These artists always mention Sargent and Rembrandt and Velasquez and the Russians (Repin, Shishkin, Serov, Fechin) and so on, but their work has nothing in common with these real artists.  These artists had great subjects and high emotional content.  Even their technique differs in most important ways.  None of these great artists keyed up their colors gratuitously or let design or brushwork overwhelm the subject.  Even Sargent and Fechin weren't technically obsessed the way the New Realists are.  Sargent had lots of brushwork that wasn't overanalyzed.  He had lots of passages that were just scribbled in.  Not scribbled in self-consciously, so that even the scribbles look planned out beforehand, but just put in any old way.  What Sargent understood is that if the whole painting is equally beautiful (in brushwork say) then no part will have a proper focus.  You must have beautiful paint on top of (truly) messy paint.  Then the beautiful paint has a proper foil.  Schmid never learned this.  For him, every stroke must be delicious.  This is precisely what causes the saccharine effect, an effect that has become endemic in New Realism. 

     The New Realists have over-refined their work.  They are the most technically obsessed artists in the history of the world, way beyond Bouguereau and the 19th century academics.  I suppose this is a reaction to the complete slop of the avant garde.  But I am always surprised at how relatively simple the old work is.  A Van Dyck is soporific compared to a Shanks.  A Van Dyck has almost no color, almost no edges, his warms and cools are ignored or upside down (upside down would mean here that the whites are warmer than the darks), and yet he is a thousand times deeper and richer than Shanks.  The Realists would be smart to study why this is.  It is because Van Dyck invested his figures with emotion.  Not with technical tricks, but by choosing models, settings and poses that generated subtle emotion, and then by filling the gaps with his own grace.  Van Dyck could make a boring person look interesting.  The new realists make even interesting people look boring.  I am not sure you can teach grace, but you should at least be capable of seeing it when someone else has it.  Otherwise you are just a brick in the wall.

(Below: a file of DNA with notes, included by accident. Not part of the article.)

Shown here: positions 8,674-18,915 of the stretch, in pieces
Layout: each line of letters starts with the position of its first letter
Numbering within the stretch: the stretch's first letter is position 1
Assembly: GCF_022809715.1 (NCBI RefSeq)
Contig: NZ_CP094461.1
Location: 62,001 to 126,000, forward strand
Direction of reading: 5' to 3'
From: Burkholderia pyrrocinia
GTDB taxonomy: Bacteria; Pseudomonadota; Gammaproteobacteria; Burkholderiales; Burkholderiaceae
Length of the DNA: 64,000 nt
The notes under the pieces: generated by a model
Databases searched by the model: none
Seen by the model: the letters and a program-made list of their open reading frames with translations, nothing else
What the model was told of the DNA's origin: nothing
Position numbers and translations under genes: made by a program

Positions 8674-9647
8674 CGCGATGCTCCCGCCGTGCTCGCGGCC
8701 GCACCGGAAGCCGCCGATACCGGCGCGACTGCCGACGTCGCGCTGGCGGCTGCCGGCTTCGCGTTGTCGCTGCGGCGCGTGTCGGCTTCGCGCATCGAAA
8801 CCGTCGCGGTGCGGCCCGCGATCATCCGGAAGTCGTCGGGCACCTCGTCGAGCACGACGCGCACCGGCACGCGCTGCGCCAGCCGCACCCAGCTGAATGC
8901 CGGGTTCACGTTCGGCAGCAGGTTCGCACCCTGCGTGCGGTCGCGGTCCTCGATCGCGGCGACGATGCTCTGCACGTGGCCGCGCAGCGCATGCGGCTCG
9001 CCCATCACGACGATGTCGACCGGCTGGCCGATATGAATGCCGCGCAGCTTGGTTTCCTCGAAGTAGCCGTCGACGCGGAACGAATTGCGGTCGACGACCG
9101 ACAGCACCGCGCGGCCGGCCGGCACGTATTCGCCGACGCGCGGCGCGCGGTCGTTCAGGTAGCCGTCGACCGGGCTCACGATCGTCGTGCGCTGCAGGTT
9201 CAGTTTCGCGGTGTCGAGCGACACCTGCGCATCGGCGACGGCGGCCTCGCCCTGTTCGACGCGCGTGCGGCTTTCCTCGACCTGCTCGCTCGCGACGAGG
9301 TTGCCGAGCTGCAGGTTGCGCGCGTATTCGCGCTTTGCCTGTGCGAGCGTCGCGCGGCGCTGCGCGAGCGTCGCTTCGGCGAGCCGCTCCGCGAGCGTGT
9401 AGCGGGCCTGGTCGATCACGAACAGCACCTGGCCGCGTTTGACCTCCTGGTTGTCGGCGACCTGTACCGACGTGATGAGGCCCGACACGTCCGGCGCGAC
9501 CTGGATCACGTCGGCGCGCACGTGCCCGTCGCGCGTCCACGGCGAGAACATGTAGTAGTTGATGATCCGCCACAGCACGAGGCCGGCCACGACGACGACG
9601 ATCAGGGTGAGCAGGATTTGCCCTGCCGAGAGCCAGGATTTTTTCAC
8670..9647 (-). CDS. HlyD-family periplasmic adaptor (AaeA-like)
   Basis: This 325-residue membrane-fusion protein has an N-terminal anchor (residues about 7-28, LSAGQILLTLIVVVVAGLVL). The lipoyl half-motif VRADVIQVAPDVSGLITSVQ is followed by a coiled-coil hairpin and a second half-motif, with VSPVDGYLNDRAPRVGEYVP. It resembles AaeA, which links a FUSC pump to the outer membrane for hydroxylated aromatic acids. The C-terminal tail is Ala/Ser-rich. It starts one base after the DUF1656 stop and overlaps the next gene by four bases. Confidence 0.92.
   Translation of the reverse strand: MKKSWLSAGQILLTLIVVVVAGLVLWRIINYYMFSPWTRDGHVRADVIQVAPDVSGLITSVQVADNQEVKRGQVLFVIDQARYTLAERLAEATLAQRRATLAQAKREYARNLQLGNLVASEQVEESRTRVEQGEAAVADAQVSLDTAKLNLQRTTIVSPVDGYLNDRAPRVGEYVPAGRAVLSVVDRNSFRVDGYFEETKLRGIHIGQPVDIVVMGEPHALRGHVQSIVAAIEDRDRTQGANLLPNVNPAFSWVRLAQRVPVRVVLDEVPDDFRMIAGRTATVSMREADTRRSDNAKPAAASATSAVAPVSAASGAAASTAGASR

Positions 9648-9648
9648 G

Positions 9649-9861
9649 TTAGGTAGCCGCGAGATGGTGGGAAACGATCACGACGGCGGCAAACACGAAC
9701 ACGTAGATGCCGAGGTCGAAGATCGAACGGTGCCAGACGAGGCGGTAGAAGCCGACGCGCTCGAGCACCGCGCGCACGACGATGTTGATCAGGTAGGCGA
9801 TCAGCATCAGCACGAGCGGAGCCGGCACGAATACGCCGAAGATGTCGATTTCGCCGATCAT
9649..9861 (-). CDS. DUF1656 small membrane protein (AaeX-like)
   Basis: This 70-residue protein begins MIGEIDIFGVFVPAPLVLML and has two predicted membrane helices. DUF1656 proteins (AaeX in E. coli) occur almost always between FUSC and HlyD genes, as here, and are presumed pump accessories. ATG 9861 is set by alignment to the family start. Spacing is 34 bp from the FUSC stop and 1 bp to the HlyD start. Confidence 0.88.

TT: Miles you are going forth with more errors. Where did I once say "rules"? Several of my students read this forum and will tell you I don't teach rules.  You really must read more than you write.

      Brevity is the soul of wit. Surely you've heard that?  Also less is more. Must I teach you how to write too? I'm not even going to read that lengthy tirade.


MM:  First Tim is Sargent and now he is Wilde. The man doesn't know when he is beaten. Although the refusal to read my posts is a clue in that direction. But please, Tim, I am sure the world would love to see you teach me to write. I beg you to go on. Dig, dig my love. BTW, dying badly is not always considered good press. I definitely will publish your comments as widely as I can. You will be immortalized with Tom Taylor and Harry Quilter, lucky boy.


TT:  Oh Miles, by the way, please keep talking about my art everywhere you can. My hits go up and I get students and make CD sales every time.


MM:  Yes, you will be rich and I will be good and we will both have what we want. It's a sunny world after all.


I ended the conversation here.  One of the Goodart exes wrote me during the skirmish asking if I could concentrate on painting while these things were going on.  He didn't think he could.  I said I was a bit like McEnroe, in that I used it all as motivation.  I did start the fight after all, so I have nothing to complain about.  He said that my arguing with Tim Tyler was like McEnroe playing Bobby Riggs, Riggs wearing a corset and high heels.   Maybe, but these matches have to be played out sometimes, or the world forgets what tennis really is.